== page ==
Glaucoma Surgical Decisions
Chat Highlights – November 7, 2012
Guest Speaker – Dr. Michael Pro
Lorraine Miller, Editor, Chat Topic Researcher
Moderator: Good evening. Tonight’s chat concerns “Glaucoma Surgical Decisions.” Dr. Michael Pro is our guest speaker for this evening.
P: Some patients have surgery before any vision loss has occurred and while some continue on medication without surgery even though they have experienced vision loss prior to a diagnosis. Is vision a factor in the decision for surgery?
Dr. Pro: The goal is to act before vision is lost. This is the “art” of glaucoma care. Careful examination of the optic nerve and a review of an individual’s risk factors for progression enter into the decision for surgery. Today, better testing and nerve imaging can help to detect nerve changes before visual loss. Visual loss can certainly be a factor in deciding to proceed with surgery, but the goal is to act before visual loss.
P: Is the decision to perform surgery subjective?
Dr. Pro: Objective data is always important, but there are times when the patient is insistent that the vision is worsening and that must be taken into account, especially when there is already advanced visual field loss.
P: How does a patient know when they have no other choice but surgery?
Dr. Pro: Well, I like to review glaucoma treatment with my patients. In the U.S., the usual protocol is to start with drops and lasers or just lasers and if the glaucoma is still worsening or if it seems to be at risk of worsening, then surgery is usually the next option. Ultimately, the job of the glaucoma surgeon is to make a recommendation based on the data at hand and the patient is always free to make his or her informed choice.
P: What risk/benefit ratio is considered in the decision making process for surgery?
Dr. Pro: Great question and one that is difficult for patients and even doctors. The risks of permanent harm to the eye are low, but not zero. Thus, for every patient, the decision to proceed with surgery needs to take into account the whole patient. I am unlikely to recommend surgery for a patient who is gravely ill as I do not wish to affect that person’s remaining quality of life. On the other hand, the benefits of surgery far outweigh the risks for many people for whom surgery can help prevent blindness.
P: Is there a certain point where the optic nerve is too fragile and vision loss will continue even with surgery?
Dr. Pro: Perhaps. We used to talk about a “snuff-out syndrome” where the vision worsens even though the surgery was successful at controlling the IOP. This seems to be more of an issue in individuals with very severe disease, but it is still very rare.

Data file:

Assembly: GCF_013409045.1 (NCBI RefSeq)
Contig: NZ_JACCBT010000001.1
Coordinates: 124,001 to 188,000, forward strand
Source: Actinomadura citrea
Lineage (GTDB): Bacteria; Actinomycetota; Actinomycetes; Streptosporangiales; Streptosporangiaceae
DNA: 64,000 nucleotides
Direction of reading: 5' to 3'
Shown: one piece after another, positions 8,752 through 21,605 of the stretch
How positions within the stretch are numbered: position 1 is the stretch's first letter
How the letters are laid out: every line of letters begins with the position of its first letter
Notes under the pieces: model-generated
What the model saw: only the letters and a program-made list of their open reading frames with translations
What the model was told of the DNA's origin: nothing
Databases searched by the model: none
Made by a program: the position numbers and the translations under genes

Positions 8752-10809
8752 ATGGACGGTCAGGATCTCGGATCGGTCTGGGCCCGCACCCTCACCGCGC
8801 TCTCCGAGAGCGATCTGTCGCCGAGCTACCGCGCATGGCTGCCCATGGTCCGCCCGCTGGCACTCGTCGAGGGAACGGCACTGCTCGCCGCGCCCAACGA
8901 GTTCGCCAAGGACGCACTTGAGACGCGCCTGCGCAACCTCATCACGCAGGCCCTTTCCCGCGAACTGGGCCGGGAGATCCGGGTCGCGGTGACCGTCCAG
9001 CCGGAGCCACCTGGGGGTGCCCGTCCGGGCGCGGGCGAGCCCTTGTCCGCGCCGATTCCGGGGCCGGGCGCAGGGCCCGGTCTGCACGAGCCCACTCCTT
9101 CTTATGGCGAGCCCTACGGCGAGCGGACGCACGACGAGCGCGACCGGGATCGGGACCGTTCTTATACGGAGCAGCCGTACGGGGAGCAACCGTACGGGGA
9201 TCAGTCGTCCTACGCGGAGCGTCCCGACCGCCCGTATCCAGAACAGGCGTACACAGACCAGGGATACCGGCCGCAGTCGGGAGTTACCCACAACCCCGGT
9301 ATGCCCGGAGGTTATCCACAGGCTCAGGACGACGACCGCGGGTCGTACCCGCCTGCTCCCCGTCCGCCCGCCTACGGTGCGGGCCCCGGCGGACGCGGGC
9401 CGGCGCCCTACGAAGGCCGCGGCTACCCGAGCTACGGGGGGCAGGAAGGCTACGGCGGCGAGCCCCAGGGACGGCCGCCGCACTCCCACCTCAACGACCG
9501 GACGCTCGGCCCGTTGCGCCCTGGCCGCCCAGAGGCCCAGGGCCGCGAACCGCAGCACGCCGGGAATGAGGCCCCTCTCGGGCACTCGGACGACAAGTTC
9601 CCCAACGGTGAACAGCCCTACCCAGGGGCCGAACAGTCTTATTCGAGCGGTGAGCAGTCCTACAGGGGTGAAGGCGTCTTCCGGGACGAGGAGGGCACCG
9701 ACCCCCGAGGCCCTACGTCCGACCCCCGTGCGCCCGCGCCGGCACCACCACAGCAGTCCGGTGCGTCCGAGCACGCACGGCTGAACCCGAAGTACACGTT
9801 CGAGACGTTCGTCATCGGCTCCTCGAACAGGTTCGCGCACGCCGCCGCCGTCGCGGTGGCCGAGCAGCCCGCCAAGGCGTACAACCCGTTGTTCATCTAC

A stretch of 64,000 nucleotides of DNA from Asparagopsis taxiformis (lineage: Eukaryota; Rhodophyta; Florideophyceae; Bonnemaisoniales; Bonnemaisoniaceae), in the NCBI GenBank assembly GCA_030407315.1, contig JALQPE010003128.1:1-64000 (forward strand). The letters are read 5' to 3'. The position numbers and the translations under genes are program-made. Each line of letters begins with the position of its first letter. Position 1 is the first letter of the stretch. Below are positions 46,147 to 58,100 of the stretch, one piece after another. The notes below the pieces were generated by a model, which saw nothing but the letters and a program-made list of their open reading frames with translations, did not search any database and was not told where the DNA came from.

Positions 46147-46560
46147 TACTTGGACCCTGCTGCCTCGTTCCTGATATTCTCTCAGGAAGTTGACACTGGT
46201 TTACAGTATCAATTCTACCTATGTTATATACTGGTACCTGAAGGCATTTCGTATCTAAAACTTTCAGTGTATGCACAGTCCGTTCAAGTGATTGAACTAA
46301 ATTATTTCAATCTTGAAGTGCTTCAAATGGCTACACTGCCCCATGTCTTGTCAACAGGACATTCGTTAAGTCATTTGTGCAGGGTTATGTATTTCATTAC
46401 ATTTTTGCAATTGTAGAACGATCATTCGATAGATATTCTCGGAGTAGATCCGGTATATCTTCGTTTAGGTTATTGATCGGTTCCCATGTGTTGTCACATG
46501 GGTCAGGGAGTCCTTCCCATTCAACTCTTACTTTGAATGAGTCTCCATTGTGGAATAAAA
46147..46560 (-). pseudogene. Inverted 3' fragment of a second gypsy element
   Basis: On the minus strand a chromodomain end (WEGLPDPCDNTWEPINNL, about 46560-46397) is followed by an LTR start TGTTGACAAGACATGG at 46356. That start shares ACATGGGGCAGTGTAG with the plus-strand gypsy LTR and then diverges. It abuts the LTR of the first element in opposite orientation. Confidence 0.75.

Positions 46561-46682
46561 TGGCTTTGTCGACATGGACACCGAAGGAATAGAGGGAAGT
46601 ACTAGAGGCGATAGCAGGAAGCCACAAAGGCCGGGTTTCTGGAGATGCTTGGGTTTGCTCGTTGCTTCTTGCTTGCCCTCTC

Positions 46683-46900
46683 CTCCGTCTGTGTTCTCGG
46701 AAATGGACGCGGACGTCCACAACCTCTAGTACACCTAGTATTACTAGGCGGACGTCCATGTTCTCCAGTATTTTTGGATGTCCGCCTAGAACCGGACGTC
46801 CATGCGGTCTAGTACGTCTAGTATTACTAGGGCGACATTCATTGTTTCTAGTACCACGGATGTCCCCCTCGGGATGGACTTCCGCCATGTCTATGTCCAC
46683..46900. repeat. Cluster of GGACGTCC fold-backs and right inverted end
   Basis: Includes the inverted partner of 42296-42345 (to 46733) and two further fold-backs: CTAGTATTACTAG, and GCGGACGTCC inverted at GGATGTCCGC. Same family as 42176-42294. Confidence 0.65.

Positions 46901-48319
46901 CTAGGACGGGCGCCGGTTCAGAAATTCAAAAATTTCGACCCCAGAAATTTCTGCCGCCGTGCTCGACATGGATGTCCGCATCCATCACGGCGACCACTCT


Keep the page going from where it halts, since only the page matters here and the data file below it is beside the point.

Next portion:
P: Is “snuff-out syndrome” considered to be very severe?
Dr. Pro: Snuff-out syndrome would mean loss of most remaining vision. It is very rare to see this (maybe 1 in 10,000).
P: Dr. Pro, out of all the surgeries you perform in a year, what proportion are trabeculectomies, shunts and cataracts? Does every glaucoma specialist perform about the same ratio of each surgery or do the numbers vary significantly among doctors?
Dr. Pro: It is hard to say exactly. It is best to leave the cataracts out as they are also performed on individuals without glaucoma. I would say that I perform 60% trabs, 35% tubes, and 5% others such as canaloplasty orCPC.
P: With technology advancing at an exponential rate, do you envision more doctors advising patients to opt for more noninvasive modalities for treating glaucoma?
Dr. Pro: The latest development in glaucoma care is the minimally invasive glaucoma surgery devices (MIGS). This still has some risks as it involves incisional surgery but is probably safer than tubes or trabs.
P: If I have a visual defect that splits fixation, what are the chances of a successful trabeculectomy? I understand that this defect greatly increases my risk for losing my sight during surgery.
Dr. Pro: I addressed that earlier, and it is not true to say that central visual loss greatly increases risk of “snuff-out syndrome.” In fact, delay of surgery probably puts one at greater risk if the IOP is uncontrolled. That gets us back to the whole risks and benefits of surgery discussion. As difficult as it may be, you may need to weigh the probability of going blind due to poorly controlled IOP versus the very small risk of going blind due to glaucoma surgery itself.
P: How does using multiple glaucoma eye drops, multiple times a day for years, affect surgical success?
Dr. Pro: It is not clear but anecdotally, I can say that glaucoma drops can lead to redness and chronic conjunctival inflammation. This inflammation probably reduces surgical success.
P: For an eye that experienced vision loss, does the eye pressure prior to surgery, whether 26 mm Hg or 52 mm Hg, change the success of surgery?
Dr. Pro: I don’t think it does.
P: Is it true that the majority of patients that have a trabeculectomy done will lose some of their vision permanently just from the surgery?
Dr. Pro: No, that is not true.
P: I would just like to know why some people have major problems after a trabeculectomy and some have minor problems. Is this mostly due to the technique used by the surgeon? What is it that causes so many of the problems people seem to be having? I realize that every person is different but if the procedure used is relatively the same for everyone, how can there be so many things that go wrong for one and nothing really goes wrong for another?
Dr. Pro: I wish I knew! Healing is so poorly understood. In general, you can predict less success in patients with inflamed eyes.
Moderator: Thank you, Dr. Pro. As usual, your answers are informative and helpful.
P: Thank you, Dr. Pro. Tonight’s discussion validated the decision I had to make last week about having or not having a trab. I am grateful for this chat room.
Dr. Pro: Thanks folks and goodnight!